barplot(biodiv, xlab="Taxa", ylab="Number of species", ylim=c(0,600), cex.names= 1.5, cex.axis=1.5, cex.lab=1.5)
# The cex code increases the font size when greater than one (and decreases it when less than one).
Figure 1. Species richness of several taxa in Edinburgh. Records are based on data from the NBN Gateway during the period 2000-2016.
5. Create a data frame and plot it
In the last section we created vectors, i.e. a series of values, each with a label. This object type is suitable when dealing with just one set of values. Often, however, you will have more than one variable and have multiple data types - e.g. some continuous, some categorical. In those cases, we use data frame objects. Data frames are tables of values: they have a two-dimensional structure with rows and columns, where each column can have a different data type. For instance, a column called “Wingspan” would have numeric values measured on different birds (21.3, 182.1, 25.1, 8.9), and a column “Species” would have character values of with the names of the species (“House sparrow”, “Golden eagle”, “Eurasian kingfisher”, “Ruby-throated hummingbird”) Another possible data format is a matrix - a matrix can have several rows of data as well (e.g. you can combine vectors into a matrix), but the variables must be all of the same type. For instance they are all numerical and are the same length in terms of the number of rows.
A note on good housekeeping:
ALWAYS keep a copy of your raw data as you first collected it. The beauty of manipulating a file in an R script is that the modifications live on the script, not in the data. For Photoshop-savvy people, it’s like adding layers to an image: you’re not altering the original photo, just creating new things on top of it. That said, if you wrote a long piece of code to tidy up a large dataset and get it ready to analyse, you may not want to re-run the whole script every time you need to access the clean data. It’s therefore a good idea to save your shiny new object as a new csv file that you can load, ready-to-go, with just one command. We will now create a data frame with our species richness data, and then save it using
We will use the
data.frame() function, but first we will create an object that contains the names of all the taxa (one column) and another object with all the values for the species richness of each taxon (another column).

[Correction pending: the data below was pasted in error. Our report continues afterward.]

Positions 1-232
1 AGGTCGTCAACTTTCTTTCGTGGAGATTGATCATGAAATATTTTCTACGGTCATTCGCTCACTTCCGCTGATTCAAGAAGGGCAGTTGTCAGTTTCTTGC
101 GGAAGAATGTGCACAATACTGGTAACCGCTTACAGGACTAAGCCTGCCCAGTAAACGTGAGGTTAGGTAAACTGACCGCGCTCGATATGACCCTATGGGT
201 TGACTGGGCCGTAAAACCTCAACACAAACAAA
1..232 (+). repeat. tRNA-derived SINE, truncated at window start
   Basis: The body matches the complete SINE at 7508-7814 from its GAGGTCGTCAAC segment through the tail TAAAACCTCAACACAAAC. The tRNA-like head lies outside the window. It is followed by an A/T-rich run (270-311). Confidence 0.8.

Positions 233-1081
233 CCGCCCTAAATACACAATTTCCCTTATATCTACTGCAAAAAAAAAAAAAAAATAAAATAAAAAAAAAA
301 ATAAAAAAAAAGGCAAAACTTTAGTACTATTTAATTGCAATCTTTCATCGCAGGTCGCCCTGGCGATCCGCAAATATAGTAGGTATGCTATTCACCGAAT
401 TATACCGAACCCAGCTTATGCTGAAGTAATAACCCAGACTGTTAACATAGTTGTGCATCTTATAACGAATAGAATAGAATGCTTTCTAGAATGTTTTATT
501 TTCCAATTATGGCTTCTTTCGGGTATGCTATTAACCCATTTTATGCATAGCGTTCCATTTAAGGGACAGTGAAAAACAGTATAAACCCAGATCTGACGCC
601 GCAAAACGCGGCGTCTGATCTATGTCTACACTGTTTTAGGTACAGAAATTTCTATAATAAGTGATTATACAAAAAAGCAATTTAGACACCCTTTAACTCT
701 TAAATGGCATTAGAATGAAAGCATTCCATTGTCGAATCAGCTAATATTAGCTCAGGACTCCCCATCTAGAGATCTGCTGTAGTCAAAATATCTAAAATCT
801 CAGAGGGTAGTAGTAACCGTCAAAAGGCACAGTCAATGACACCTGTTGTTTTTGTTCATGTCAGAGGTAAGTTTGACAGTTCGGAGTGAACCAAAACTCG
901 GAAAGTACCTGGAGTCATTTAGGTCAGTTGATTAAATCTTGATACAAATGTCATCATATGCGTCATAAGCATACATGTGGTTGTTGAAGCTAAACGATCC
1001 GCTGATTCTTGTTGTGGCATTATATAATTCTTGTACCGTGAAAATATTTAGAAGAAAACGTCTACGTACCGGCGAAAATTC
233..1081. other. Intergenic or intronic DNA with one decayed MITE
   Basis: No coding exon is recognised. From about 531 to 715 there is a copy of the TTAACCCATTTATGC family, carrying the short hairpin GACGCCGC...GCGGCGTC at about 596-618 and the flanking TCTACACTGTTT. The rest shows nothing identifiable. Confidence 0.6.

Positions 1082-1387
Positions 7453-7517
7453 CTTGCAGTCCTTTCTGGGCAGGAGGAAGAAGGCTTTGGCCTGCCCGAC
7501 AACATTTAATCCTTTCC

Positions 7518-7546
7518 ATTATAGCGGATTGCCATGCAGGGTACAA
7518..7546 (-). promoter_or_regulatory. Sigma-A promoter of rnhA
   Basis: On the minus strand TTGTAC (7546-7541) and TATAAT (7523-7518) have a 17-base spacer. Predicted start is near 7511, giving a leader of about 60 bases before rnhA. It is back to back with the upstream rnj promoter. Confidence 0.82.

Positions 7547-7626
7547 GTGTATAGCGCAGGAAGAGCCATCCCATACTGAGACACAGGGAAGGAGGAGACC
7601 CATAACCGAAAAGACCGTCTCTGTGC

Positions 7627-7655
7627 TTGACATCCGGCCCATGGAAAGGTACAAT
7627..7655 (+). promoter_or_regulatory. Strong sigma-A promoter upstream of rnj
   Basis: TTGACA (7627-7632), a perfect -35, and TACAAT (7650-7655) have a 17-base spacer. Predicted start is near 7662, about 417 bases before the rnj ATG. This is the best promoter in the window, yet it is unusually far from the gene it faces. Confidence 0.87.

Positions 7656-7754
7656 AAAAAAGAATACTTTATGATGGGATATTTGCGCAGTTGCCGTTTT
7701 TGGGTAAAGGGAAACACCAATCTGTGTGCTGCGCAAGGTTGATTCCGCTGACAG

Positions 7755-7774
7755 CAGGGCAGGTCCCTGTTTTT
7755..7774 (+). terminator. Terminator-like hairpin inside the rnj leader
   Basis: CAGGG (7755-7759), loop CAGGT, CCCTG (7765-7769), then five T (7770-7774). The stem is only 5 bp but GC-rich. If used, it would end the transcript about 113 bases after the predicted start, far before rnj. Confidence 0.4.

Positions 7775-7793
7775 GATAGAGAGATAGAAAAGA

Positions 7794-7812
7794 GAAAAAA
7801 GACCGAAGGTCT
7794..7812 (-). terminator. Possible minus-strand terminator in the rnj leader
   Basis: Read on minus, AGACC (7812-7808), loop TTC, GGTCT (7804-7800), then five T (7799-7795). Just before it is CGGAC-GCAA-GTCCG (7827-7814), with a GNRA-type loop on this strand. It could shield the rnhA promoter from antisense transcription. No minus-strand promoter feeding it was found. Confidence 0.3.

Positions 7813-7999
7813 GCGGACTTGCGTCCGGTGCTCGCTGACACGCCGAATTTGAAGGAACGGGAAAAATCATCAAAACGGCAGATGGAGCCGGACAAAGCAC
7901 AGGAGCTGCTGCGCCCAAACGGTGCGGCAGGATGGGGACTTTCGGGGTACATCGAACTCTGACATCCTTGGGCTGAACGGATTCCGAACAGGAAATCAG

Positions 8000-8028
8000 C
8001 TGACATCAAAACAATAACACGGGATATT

# Creating an object called "taxa" that contains all the taxa names
taxa <- c("Beetle",
# Turning this object into a factor, i.e. a categorical variable
taxa_f <- factor(taxa)
# Combining all the values for the number of species in an object called richness
richness <- c(a,b,c,d,e,f,g,h,i,j,k)
# Creating the data frame from the two vectors
biodata <- data.frame(taxa_f, richness)
# Saving the file
write.csv(biodata, file="biodata.csv") # it will be saved in your working directory
If we want to create and save a barplot using the data frame, we need to slightly change the code - because data frames can contain multiple variables, we need to tell R exactly which one we want it to plot. Like before, we can specify columns from a data frame using
png("barplot2.png", width=1600, height=600)
xlab="Taxa", ylab="Number of species", ylim=c(0,600))
In this tutorial, we found out how many species from a range of taxa have been recorded in Edinburgh. We hope you enjoyed your introduction to R and RStudio - the best is yet to come! Keen to make more graphs? Check out our Data Visualisation tutorial!
For common problems in R and how to solve them, as well as places where you can find help, check out our second tutorial on Troubleshooting and how to find help online. Feeling ready to go one step furher? Learn how to format and manipulate data in a tidy and efficient way with our tidyr and dplyr tutorial!
1. You are familiar with the RStudio interface
2. You can create and annotate a script file
3. You can import your own datasets into RStudio
4. You can check and explore data
5. You can make simple figures
Still with us? Well done! If you’re completely new to R, don’t worry if you don’t grasp quite everything just yet. Go over the sections you found difficult with a fresh eye later, or check our resources to get up to speed with certain concepts.
If you’ve already caught the coding bug, we have a challenge for you that builds on what we have learned today.
Here are (fictional) values of the wingspan (in cm) measured on four different species of birds. Can you produce a bar plot of the mean wingspan for each species and save it to your computer? (What could the function for calculating the mean be? Think simple)
Don’t peek until you’ve tried! Here we suggest a solution; note that yours could be different and also work! The object names and the look of your plot will probably be different and that’s totally ok - as long as the values themselves are correct.
Ready? Click this line to view the solution
You could do something like this:
# Calculate the mean wingspan for each bird species. The function to do that is simply: mean()
sparrow <- mean(22, 24, 21)
kingfisher <- mean(26, 23, 25)